McClendon attended the community meetings about the redevelopment and said that most residents were happy about the change, and generally most concerned about what would happen to the access roads, which will be closed for the park.

While he is supporting the park, McClendon said the location is not ideal for a few reasons. He said because the park is located in the center of the neighborhood and surrounded by buildings, it will be shaded most of the time.

The park's location is not very family friendly either, he said. Since it will not be fenced in and is in between two streets, he said, it may not be a safe place for children to play.

"It's not really a family park at all," McClendon said. "Children could easily run right into traffic. Parents would probably be more comfortable with them at a big area."

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Old June 14th, 2007, 07:25 AM   #542
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http://www.chicagojournal.com/main.a...111&TM=83685.2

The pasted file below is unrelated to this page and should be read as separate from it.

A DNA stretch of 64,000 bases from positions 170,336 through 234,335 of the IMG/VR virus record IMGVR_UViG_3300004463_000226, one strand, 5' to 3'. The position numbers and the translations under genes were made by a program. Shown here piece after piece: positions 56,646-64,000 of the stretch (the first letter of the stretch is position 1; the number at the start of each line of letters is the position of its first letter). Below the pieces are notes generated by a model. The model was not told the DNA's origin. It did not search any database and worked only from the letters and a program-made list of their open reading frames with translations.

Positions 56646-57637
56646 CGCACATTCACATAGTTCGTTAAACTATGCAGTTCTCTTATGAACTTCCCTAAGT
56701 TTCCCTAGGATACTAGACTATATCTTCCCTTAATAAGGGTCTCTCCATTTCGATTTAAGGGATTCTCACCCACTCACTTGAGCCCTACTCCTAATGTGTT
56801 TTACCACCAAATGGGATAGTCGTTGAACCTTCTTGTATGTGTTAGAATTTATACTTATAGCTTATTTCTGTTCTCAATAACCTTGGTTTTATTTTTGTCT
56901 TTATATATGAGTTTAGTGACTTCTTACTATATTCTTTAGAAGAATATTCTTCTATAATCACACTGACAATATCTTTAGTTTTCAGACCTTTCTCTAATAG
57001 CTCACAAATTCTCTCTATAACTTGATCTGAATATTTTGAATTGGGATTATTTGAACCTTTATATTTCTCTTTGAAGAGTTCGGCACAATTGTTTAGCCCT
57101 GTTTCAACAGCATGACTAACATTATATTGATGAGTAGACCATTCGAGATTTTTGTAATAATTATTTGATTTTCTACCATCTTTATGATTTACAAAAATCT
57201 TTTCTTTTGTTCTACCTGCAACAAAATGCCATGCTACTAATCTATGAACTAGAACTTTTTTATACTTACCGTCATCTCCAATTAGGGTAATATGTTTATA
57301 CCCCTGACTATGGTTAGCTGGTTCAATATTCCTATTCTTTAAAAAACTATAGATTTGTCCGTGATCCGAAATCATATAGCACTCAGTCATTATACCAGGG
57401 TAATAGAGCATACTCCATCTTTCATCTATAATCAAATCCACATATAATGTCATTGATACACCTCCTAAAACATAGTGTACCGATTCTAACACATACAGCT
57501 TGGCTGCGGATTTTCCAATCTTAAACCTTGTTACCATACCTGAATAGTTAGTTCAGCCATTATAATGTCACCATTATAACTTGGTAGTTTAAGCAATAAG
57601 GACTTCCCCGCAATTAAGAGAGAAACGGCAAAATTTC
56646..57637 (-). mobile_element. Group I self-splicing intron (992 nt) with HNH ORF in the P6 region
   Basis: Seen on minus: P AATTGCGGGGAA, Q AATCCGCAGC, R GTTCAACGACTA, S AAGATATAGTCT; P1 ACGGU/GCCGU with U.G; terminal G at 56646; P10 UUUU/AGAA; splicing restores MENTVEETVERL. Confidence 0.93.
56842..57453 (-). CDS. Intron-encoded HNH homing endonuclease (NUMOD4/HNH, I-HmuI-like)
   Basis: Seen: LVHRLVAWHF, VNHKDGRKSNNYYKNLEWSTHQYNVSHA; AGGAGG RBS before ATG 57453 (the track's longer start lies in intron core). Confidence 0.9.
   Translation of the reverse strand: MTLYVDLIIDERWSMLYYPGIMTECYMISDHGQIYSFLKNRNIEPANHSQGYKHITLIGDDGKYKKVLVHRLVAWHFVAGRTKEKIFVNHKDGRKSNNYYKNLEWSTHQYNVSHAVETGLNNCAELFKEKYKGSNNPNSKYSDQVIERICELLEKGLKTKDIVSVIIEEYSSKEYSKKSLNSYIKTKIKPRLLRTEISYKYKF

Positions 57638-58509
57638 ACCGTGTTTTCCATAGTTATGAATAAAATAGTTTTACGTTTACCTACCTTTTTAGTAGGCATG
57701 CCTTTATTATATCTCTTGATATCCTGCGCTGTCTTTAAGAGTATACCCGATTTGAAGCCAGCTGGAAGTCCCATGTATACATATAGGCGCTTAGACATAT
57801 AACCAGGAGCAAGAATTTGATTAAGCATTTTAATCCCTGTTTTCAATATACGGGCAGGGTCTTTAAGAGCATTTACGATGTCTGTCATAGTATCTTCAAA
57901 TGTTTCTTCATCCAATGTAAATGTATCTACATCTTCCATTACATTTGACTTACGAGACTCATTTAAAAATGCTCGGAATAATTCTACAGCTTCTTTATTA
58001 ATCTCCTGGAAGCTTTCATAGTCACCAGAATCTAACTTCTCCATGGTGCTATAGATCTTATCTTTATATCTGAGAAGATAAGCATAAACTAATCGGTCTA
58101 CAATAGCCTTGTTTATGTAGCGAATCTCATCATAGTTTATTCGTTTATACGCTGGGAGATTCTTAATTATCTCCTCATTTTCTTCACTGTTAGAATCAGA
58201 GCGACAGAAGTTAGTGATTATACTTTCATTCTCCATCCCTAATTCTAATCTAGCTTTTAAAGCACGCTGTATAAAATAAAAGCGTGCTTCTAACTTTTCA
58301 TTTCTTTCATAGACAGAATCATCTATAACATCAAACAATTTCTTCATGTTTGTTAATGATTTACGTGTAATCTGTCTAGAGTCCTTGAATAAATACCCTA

...The park's location is not very family friendly either, he said. Since it will not be fenced in and is in between two streets, he said, it may not be a safe place for children to play.

"It's not really a family park at all," McClendon said. "Children could easily run right into traffic. Parents would probably be more comfortable with them at a big area."
I always find statements like this to be pointless, annoying and stupid. "Children could easily run right into traffic"?!? But apparently they cannot run into traffic from the sidewalks they and their parents used to get to the park?

Not every park has to be child proof or a family park. (Especially when there is childrens play equipment only a couple of blocks away.) Sometimes a park just needs to be a small respite from the world around us.